- The Times of India: Indian economy, mkt lose trillion-dollar status July 2, 2008
- The Wall Street Journal: India Defies Turmoil With Growth of 8.8% May 31, 2008
- India inching closer to China, will be an eco powerhouse by 2030: US report December 11, 2012
- http://www.planningcommission.gov.in/news/prmar07.pdf Government of India Press Information Bureau: Poverty Estimates For 2004-05 March 2007
- Business Standard: India has fewer poor people: World Bank August 27, 2008
- Triennial Central Bank Survey, Foreign exchange turnover in April 2013: preliminary global results (PDF)
- Kevin Bales, et al. "India". The Minderoo Foundation Pty Ltd. http://www.globalslaveryindex.org/country/india/. Retrieved 19 March 2018.
- An unsavoury fact: India tops global slavery index. May 31, 2016 http://www.thehindu.com/news/national/an-unsavoury-fact-india-tops-global-slavery-index/article8671904.ece
- GlobalSecurity.org: Indian Navy
- GlobalSecurity.org: Indian Air Force
- Bharat Rakshak
- rediff.com: Are you cut out for a career in the Armed Forces? April 17, 2008
- Arab News: Two Saudi warships to visit India July 27, 2008
- MISSLETHREAT.com: The Threat from India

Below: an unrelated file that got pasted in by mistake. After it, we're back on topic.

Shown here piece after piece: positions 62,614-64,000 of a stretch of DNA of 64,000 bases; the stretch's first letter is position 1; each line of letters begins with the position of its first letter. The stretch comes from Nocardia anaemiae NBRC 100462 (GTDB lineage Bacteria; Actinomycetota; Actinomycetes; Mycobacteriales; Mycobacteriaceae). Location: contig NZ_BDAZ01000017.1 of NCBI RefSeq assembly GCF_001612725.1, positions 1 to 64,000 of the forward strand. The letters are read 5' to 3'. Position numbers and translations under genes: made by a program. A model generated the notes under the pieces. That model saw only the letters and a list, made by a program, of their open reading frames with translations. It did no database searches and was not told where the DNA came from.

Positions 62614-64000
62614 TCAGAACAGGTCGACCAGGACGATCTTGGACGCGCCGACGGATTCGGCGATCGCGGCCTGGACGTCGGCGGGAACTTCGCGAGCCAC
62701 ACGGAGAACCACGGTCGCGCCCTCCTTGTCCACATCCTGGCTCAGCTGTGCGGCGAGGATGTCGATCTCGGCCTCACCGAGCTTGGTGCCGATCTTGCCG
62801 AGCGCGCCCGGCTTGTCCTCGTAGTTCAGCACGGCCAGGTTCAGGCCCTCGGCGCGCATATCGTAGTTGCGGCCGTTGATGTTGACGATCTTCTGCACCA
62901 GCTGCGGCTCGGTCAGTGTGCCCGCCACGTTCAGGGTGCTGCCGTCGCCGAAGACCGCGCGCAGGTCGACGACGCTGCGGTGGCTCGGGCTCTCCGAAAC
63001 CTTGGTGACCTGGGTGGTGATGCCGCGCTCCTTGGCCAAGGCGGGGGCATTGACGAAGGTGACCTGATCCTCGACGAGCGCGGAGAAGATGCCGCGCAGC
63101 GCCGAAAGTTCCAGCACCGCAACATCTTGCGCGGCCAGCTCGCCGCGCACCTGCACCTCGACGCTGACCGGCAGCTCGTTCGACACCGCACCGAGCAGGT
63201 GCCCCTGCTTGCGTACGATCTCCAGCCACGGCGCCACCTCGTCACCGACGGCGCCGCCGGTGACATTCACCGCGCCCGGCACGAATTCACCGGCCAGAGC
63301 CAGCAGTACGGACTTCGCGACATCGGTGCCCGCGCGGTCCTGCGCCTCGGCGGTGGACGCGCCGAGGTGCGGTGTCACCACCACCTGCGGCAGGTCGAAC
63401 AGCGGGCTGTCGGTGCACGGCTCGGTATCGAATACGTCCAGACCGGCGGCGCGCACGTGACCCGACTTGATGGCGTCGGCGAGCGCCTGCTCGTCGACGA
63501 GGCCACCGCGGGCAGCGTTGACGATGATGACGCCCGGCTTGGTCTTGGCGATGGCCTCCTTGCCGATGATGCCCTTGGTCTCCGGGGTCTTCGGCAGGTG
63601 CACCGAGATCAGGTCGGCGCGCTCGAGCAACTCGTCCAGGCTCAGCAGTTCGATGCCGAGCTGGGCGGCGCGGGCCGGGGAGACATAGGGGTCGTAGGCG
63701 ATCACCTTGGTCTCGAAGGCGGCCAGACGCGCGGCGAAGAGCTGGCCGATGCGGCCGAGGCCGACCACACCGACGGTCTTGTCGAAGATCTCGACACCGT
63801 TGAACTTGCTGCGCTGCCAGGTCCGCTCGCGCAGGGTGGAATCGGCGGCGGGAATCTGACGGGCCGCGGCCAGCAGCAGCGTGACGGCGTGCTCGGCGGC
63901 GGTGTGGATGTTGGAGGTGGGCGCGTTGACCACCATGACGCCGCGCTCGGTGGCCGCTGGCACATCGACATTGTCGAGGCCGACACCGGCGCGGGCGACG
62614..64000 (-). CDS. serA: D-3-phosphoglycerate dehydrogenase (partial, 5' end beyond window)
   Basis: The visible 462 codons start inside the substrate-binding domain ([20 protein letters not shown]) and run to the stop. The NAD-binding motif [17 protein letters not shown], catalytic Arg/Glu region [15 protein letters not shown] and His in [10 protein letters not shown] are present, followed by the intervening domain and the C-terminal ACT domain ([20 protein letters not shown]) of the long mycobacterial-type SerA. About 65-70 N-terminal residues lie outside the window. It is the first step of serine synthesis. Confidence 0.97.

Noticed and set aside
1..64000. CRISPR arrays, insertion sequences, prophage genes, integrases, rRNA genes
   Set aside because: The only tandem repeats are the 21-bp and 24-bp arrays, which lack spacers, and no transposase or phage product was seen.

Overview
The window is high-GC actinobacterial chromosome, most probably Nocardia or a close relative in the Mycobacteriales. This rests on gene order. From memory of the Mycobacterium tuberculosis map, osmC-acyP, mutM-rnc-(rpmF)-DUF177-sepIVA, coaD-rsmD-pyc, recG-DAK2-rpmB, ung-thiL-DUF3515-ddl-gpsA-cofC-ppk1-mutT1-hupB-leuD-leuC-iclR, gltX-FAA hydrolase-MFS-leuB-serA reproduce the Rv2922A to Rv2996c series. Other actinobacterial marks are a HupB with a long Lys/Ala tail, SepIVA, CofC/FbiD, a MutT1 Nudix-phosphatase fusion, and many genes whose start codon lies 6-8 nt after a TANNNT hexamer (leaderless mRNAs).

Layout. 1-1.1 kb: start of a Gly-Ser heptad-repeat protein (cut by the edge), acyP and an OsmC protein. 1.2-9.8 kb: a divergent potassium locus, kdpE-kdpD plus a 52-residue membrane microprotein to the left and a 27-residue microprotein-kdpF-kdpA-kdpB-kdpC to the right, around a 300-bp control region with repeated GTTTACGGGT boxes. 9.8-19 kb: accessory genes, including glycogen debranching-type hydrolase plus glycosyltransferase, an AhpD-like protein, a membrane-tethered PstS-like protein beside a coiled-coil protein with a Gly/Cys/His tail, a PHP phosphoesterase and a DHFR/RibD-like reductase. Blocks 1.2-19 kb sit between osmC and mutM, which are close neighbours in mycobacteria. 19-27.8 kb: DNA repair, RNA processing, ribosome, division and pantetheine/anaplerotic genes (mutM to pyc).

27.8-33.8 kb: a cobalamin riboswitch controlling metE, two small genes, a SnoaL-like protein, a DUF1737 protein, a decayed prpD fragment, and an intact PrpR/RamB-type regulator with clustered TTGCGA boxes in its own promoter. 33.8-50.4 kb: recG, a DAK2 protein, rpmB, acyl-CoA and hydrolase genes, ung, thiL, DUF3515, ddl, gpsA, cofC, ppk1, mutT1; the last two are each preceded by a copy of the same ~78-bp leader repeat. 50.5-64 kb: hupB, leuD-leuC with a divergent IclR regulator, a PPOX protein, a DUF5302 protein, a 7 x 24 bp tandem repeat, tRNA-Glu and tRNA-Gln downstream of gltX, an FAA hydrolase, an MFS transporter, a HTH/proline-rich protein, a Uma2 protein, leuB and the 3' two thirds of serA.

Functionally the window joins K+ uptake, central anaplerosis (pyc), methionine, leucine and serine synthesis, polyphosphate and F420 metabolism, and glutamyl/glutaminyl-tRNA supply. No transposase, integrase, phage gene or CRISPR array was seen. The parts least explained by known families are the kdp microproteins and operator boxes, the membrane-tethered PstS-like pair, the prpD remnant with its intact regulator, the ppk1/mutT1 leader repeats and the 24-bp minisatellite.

- Kens Ham's blog
- "Naga movement: A brief history and peace accord with the Indian government", Zee News, 4 Aug 2015
- Thomas Reuter
- Dowry Prohibition Act
- [http://www.unicef.org/sowc09/docs/SOWC09_Table_9.pdf UNICEF
- See the Wikipedia article on Child Marriage Restraint Act.
- Govt Stands By 1949 Law Allowing Men Sex With 15-Yr-Old Wives
- The Guardian: India's literary elite call for anti-gay law to be scrapped September 17, 2006
- Lesbilicious: India debates legality of homosexuality October 15, 2008
- Bloomberg: Gandhi Slams India Court on Gay Rights in Shift for Ruling Party December 12, 2013
- India TV: No ban on gay sex, says AAP December 13, 2013
- People's Democracy: AIDWA Welcomes SC Directive February 10, 2002
- SC must review Sec 377 ruling, allow gay relationships: Jaitley, Chidambaram November 29, 2015
- newser: India Legalizes Gay Sex July 2, 2009
- See the Wikipedia article on Fire (1996 film).
- The Hindu: Supreme Court sets aside Delhi HC verdict decriminalising gay sex December 12, 2013
- India court legalises gay sex in landmark ruling, BBC News
- India fertility rate halves over 40 years